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    That is on one single lap of the race. Just to throw another factor in here, but 3 of the failures occurred on tyres that had been used in qualifying as well, and I should imagine that more of the kerb was used then. I will have a look at his pole lap to see...

    EDIT: Nowhere near... A more stressful lap on the tyres though early in their life, before the car is brimmed with fuel and those same tyres turn and brake a F1 car at its heaviest.
     
    Last edited: Jul 1, 2013
  16. Saidur_Ali

    Saidur_Ali

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    If you haven't see this already, might save you time: Davidson analyses tyre failures
    As long as you have one wheel on track, you are classed as on the track though going by regulations so it is understandable drivers use as much of it as possible especially with kerbs on F1 tracks being generally very inviting to use.
     
    Last edited: Jul 1, 2013
  17. Samus

    Samus

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  18. Famine

    Famine Administrator

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    I wonder which teams they'll invite to that - and which teams will complain the loudest at not being invited...
    Part of one wheel, in fact - but the kerb is not part of the track.
    And it's equally understandable that if they're not driving on the track, they may damage their tyres - and when the kerb isn't inviting to use because it has two inch teeth on it, they should probably avoid it.

    But it's just one part of the picture. On a different day, the same tyre might have survived. With a different tyre, it might have survived on the same day...
     
  19. Samus

    Samus

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    As I was flicking through footage I did notice a lot of drivers, particularly Alonso, cut over the kerb at Becketts which looked pretty much identical in construction to turn 4 with the serated, rough edges and obviously caused no issue, being on the right side.
     
  20. Saidur_Ali

    Saidur_Ali

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    Imagine uproar if Mercedes only get selected :lol:.

    Yep part of one wheel, I agree kerb is not part of the track.

    It is kerbs which FIA have checked and passed and a number of race series have used over the years including F1 without any problems. In the cooler practice conditions there wasn't much of an issue even. Drivers also don't go that deep on the kerb identified as possible reason for causing tyre failure so most of them are avoiding the teeth as you put it.
     
  21. Samus

    Samus

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    They should just put every team in a hat and whichever is drawn out has to supply a 2012 car to Pirelli and that's it. No drivers, no team members, engineers or senior personnel, just a car and mechanics.The FIA can supply one or two independent drivers, the Nick Heidfeld's of the world, and Pirelli will run the test with the FIA in a transparent manner.

    I really don't know why it wasn't done like that in the first place really.
     
  22. TheCracker

    TheCracker Premium

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    The Becketts 'complex' is a much older section of track than Aintree (is that what it's called?), the corner where people are saying the damage occurred. It's quite possible that the curbing is either of different construction, or that any rough edges at Becketts have been worn down by now.
     
  23. Samus

    Samus

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    The track is of course but the kerbs look relatively fresh and as I say, the same design. I don't know when they were renewed, if it was the same time as the new section, but it's certainly not decades old kerbing.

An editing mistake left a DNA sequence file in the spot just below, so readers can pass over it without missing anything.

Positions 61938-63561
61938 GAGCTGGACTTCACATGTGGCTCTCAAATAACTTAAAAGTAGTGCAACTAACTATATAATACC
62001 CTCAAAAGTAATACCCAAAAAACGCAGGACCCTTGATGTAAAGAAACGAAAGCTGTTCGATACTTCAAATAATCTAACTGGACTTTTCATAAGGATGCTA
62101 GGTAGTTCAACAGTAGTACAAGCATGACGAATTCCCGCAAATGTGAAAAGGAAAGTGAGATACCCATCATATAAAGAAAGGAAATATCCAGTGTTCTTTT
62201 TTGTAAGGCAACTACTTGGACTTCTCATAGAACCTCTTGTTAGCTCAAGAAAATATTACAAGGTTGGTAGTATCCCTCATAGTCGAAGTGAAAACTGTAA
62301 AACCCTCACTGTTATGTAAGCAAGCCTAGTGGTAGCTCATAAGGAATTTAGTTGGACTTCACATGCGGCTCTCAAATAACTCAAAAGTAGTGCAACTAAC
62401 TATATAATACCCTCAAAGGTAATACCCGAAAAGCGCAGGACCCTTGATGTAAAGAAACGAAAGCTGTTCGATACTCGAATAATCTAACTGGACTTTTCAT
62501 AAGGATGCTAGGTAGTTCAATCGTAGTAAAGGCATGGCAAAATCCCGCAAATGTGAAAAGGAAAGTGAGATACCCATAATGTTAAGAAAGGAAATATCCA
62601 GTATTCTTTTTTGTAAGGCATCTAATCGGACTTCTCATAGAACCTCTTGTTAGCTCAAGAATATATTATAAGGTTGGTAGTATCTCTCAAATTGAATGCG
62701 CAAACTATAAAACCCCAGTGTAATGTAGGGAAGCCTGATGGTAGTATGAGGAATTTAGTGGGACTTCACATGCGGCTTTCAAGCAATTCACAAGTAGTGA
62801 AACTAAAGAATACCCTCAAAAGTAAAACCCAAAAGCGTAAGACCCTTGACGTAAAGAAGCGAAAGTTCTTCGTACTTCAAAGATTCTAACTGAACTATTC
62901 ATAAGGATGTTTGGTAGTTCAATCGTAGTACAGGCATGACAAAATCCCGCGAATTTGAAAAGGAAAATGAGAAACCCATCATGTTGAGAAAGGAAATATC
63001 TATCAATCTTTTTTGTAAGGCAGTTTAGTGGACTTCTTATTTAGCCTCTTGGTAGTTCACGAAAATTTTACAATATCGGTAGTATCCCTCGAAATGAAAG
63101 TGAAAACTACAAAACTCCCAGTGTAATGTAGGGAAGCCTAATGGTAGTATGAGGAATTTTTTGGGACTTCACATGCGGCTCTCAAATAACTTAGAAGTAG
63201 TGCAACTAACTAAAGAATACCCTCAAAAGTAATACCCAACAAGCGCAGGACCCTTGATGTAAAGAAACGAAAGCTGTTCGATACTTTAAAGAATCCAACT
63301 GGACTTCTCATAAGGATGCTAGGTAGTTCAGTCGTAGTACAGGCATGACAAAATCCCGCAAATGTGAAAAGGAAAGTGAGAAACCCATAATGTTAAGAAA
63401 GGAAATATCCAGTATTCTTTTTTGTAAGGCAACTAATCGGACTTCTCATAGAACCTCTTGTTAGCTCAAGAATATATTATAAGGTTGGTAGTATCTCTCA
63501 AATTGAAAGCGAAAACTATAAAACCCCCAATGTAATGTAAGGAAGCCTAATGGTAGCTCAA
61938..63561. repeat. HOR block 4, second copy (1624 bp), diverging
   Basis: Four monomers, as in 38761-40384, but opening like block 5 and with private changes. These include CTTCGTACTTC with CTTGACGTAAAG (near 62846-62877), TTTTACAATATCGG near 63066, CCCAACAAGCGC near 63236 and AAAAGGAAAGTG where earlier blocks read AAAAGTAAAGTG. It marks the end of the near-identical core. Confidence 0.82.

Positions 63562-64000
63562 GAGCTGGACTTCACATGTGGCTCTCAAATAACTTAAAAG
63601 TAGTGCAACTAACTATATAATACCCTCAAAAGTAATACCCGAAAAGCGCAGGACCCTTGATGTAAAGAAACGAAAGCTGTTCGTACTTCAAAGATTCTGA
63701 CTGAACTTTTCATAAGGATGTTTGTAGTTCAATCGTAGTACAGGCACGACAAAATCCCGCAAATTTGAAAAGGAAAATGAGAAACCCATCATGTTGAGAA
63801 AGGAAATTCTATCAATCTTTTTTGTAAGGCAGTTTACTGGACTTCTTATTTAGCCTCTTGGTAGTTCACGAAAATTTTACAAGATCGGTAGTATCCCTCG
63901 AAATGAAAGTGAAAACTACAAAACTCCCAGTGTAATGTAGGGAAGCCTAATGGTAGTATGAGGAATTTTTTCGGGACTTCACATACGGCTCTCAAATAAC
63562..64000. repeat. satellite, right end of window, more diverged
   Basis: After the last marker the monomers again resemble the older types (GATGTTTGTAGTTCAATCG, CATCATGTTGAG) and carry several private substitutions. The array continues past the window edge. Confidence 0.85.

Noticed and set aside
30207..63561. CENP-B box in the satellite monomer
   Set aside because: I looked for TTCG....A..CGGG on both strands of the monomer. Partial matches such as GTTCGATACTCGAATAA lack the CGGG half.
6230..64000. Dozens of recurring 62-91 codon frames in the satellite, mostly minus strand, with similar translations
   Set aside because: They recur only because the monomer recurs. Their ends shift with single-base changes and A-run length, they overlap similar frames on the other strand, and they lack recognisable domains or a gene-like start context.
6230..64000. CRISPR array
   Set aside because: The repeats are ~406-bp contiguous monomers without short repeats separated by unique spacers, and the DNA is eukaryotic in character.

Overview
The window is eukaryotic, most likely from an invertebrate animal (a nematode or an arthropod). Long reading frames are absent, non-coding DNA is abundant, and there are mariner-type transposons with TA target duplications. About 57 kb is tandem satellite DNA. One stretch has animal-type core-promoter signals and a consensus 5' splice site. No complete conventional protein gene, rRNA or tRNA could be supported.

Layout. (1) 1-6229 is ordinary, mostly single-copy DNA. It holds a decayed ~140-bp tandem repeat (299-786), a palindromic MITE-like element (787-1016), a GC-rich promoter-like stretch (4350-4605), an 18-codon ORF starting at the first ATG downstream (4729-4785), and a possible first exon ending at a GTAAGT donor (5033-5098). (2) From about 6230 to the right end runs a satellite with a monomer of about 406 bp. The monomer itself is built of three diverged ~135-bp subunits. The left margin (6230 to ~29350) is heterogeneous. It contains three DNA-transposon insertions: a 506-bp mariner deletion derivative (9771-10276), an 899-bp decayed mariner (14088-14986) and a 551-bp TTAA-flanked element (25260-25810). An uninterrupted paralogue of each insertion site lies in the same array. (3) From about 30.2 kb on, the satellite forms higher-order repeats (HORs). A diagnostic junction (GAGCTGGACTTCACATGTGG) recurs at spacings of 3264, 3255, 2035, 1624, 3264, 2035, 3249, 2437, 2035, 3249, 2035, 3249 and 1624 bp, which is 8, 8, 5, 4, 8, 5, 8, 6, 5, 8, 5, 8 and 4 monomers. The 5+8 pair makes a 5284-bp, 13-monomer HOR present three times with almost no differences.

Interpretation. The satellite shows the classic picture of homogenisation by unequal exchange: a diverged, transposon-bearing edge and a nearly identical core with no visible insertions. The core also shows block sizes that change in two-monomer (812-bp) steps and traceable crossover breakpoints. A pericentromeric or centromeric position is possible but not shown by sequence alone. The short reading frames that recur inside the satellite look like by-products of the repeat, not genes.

24. Willfred_1

    Willfred_1

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    they will most likely change the construction even though for the most part there isn't anything nothing wrong with the tyres
    however the tyre may not appear until two races time or after the break
     
  25. Pupik

    Pupik Staff Emeritus

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    If they're anything like the specs/dimensions of the Bridgestone racing tires, circa 2003-2006, then they're far lighter. The example tire we had at their corporate location weighed probably 5-7 pounds at most, by my surprised-right-arm-estimation.

    My only question on blaming the circuit's curbing is this: Why did we not see this concern last year? There's been no major changes the past year. It may have been hotter, but Silverstone is far from the highest track temperatures they'll see all year, anyhow. I'd imagine Austin and Bahrain typically have higher ambient and therefore, higher track temperatures.

    Even if Pirelli just says, hey we had a bad batch of tires, it might be the (temporary) end of this...but I suppose this isn't the kind of thing that resolves itself overnight. And if it isn't the tire supplier's fault, I'd hate to see them bundled out of the sport because of the typical team-against-team skullduggery.
     
    Last edited: Jul 1, 2013
  26. Anghammarad

    Anghammarad Premium

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    Anyway, I wonder if Hamilton would have been able to hold of Vettel the entire race. I don't think so.
     
  27. GOTMAXPOWER

    GOTMAXPOWER

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    You're looking one turn too late, that's turn 5 Gary Andersson was looking at the curbs at turn 4, the slow left hander (Massa didn't even get to turn 5 before his tyre had failed).
     
    Last edited: Jul 1, 2013
  28. RACECAR

    RACECAR Premium

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    One thing I'm curious about is if these blowouts happened because of cuts from the curbs, how long did it take for those cuts to become full blowouts?
     
  29. SKIDMARX

    SKIDMARX

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    Oh..... I Don't Think So.
    (Not sure if already posted but don't want to look through endless pages of tyre complaints.)

    [​IMG]
     
  30. daan

    daan Moderator

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    Gary said turn 4 in the video, but both Gary and Lewis are pictured at the same corner, which is 5.